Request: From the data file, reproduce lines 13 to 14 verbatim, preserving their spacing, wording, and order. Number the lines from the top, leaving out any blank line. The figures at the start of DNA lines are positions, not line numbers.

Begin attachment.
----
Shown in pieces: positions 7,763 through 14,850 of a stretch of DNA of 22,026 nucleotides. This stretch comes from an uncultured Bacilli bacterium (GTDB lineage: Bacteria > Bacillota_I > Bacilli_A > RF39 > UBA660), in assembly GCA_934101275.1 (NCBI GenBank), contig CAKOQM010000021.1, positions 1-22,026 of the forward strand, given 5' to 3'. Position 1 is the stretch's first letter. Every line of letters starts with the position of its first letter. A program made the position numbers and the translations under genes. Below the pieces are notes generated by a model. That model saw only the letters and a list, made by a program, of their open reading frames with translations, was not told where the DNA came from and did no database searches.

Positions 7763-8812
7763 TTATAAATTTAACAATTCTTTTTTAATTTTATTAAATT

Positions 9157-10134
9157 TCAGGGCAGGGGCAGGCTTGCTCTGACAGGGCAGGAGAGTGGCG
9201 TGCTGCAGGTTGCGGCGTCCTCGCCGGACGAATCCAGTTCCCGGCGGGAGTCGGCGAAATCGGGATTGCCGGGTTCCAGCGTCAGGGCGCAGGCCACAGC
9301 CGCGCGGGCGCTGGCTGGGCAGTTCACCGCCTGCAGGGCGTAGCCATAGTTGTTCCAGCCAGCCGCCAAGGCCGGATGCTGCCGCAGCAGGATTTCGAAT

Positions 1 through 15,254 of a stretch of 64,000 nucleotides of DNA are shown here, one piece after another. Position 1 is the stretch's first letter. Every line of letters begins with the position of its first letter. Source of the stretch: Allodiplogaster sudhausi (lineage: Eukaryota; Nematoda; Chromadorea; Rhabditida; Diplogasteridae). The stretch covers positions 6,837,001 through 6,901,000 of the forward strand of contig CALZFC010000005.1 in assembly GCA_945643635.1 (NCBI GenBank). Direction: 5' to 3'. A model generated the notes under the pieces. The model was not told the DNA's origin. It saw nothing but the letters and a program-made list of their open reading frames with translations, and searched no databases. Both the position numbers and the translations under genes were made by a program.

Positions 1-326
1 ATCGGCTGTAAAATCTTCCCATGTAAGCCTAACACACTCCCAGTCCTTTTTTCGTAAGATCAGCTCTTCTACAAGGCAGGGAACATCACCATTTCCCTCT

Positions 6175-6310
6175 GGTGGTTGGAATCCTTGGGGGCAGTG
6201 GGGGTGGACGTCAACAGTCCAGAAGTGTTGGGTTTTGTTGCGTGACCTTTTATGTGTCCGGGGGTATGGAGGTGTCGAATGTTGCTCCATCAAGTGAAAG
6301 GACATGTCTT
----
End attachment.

6201 GGGGTGGACGTCAACAGTCCAGAAGTGTTGGGTTTTGTTGCGTGACCTTTTATGTGTCCGGGGGTATGGAGGTGTCGAATGTTGCTCCATCAAGTGAAAG
6301 GACATGTCTT